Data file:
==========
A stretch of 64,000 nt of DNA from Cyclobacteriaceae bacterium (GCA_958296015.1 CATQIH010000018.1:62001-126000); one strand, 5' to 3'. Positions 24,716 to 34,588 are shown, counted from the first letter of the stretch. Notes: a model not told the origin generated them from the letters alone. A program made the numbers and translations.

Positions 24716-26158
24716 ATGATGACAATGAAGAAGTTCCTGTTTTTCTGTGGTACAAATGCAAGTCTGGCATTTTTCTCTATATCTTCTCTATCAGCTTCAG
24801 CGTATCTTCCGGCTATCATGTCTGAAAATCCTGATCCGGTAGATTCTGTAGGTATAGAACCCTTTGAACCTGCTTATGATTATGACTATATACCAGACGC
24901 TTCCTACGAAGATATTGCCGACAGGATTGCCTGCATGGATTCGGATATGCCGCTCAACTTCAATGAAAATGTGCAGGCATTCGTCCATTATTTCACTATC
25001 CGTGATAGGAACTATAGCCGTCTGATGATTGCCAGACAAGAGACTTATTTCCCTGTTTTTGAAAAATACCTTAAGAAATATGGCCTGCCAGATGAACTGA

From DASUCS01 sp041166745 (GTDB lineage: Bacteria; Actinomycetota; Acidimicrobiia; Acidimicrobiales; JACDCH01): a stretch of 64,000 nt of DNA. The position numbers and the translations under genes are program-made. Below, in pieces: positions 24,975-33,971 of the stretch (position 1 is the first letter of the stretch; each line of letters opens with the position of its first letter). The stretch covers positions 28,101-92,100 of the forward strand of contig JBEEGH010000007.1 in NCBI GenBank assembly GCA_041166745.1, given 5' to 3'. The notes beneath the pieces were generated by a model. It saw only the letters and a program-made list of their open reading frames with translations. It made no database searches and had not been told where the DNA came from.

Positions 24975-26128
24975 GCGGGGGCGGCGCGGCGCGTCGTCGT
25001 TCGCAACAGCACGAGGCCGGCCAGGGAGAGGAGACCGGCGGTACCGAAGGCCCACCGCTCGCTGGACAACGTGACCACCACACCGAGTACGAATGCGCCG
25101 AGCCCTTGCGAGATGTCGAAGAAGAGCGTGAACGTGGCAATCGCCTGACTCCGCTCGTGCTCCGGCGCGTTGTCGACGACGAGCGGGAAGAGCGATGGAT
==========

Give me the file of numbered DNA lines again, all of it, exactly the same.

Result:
A stretch of 64,000 nt of DNA from Cyclobacteriaceae bacterium (GCA_958296015.1 CATQIH010000018.1:62001-126000); one strand, 5' to 3'. Positions 24,716 to 34,588 are shown, counted from the first letter of the stretch. Notes: a model not told the origin generated them from the letters alone. A program made the numbers and translations.

Positions 24716-26158
24716 ATGATGACAATGAAGAAGTTCCTGTTTTTCTGTGGTACAAATGCAAGTCTGGCATTTTTCTCTATATCTTCTCTATCAGCTTCAG
24801 CGTATCTTCCGGCTATCATGTCTGAAAATCCTGATCCGGTAGATTCTGTAGGTATAGAACCCTTTGAACCTGCTTATGATTATGACTATATACCAGACGC
24901 TTCCTACGAAGATATTGCCGACAGGATTGCCTGCATGGATTCGGATATGCCGCTCAACTTCAATGAAAATGTGCAGGCATTCGTCCATTATTTCACTATC
25001 CGTGATAGGAACTATAGCCGTCTGATGATTGCCAGACAAGAGACTTATTTCCCTGTTTTTGAAAAATACCTTAAGAAATATGGCCTGCCAGATGAACTGA

From DASUCS01 sp041166745 (GTDB lineage: Bacteria; Actinomycetota; Acidimicrobiia; Acidimicrobiales; JACDCH01): a stretch of 64,000 nt of DNA. The position numbers and the translations under genes are program-made. Below, in pieces: positions 24,975-33,971 of the stretch (position 1 is the first letter of the stretch; each line of letters opens with the position of its first letter). The stretch covers positions 28,101-92,100 of the forward strand of contig JBEEGH010000007.1 in NCBI GenBank assembly GCA_041166745.1, given 5' to 3'. The notes beneath the pieces were generated by a model. It saw only the letters and a program-made list of their open reading frames with translations. It made no database searches and had not been told where the DNA came from.

Positions 24975-26128
24975 GCGGGGGCGGCGCGGCGCGTCGTCGT
25001 TCGCAACAGCACGAGGCCGGCCAGGGAGAGGAGACCGGCGGTACCGAAGGCCCACCGCTCGCTGGACAACGTGACCACCACACCGAGTACGAATGCGCCG
25101 AGCCCTTGCGAGATGTCGAAGAAGAGCGTGAACGTGGCAATCGCCTGACTCCGCTCGTGCTCCGGCGCGTTGTCGACGACGAGCGGGAAGAGCGATGGAT